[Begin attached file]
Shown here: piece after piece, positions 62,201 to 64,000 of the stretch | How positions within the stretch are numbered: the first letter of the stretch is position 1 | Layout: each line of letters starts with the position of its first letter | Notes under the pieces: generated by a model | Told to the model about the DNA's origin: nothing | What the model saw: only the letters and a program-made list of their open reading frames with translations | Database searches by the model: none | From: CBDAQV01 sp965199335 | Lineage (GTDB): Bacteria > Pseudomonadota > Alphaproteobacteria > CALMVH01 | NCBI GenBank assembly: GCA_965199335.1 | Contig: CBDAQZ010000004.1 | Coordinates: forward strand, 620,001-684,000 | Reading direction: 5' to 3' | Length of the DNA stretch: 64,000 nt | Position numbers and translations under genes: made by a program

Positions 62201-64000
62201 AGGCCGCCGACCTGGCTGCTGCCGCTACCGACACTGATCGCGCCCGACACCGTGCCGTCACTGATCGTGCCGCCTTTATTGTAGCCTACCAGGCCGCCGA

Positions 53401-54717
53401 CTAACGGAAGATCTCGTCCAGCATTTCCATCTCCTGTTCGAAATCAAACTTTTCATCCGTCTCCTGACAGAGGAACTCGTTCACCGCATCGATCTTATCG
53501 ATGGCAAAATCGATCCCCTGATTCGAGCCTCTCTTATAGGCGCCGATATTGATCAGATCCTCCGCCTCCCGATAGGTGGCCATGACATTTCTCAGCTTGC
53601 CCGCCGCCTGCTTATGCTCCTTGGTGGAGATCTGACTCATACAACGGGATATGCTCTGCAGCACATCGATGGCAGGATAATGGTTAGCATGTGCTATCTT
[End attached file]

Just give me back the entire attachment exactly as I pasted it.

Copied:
Shown here: piece after piece, positions 62,201 to 64,000 of the stretch | How positions within the stretch are numbered: the first letter of the stretch is position 1 | Layout: each line of letters starts with the position of its first letter | Notes under the pieces: generated by a model | Told to the model about the DNA's origin: nothing | What the model saw: only the letters and a program-made list of their open reading frames with translations | Database searches by the model: none | From: CBDAQV01 sp965199335 | Lineage (GTDB): Bacteria > Pseudomonadota > Alphaproteobacteria > CALMVH01 | NCBI GenBank assembly: GCA_965199335.1 | Contig: CBDAQZ010000004.1 | Coordinates: forward strand, 620,001-684,000 | Reading direction: 5' to 3' | Length of the DNA stretch: 64,000 nt | Position numbers and translations under genes: made by a program

Positions 62201-64000
62201 AGGCCGCCGACCTGGCTGCTGCCGCTACCGACACTGATCGCGCCCGACACCGTGCCGTCACTGATCGTGCCGCCTTTATTGTAGCCTACCAGGCCGCCGA

Positions 53401-54717
53401 CTAACGGAAGATCTCGTCCAGCATTTCCATCTCCTGTTCGAAATCAAACTTTTCATCCGTCTCCTGACAGAGGAACTCGTTCACCGCATCGATCTTATCG
53501 ATGGCAAAATCGATCCCCTGATTCGAGCCTCTCTTATAGGCGCCGATATTGATCAGATCCTCCGCCTCCCGATAGGTGGCCATGACATTTCTCAGCTTGC
53601 CCGCCGCCTGCTTATGCTCCTTGGTGGAGATCTGACTCATACAACGGGATATGCTCTGCAGCACATCGATGGCAGGATAATGGTTAGCATGTGCTATCTT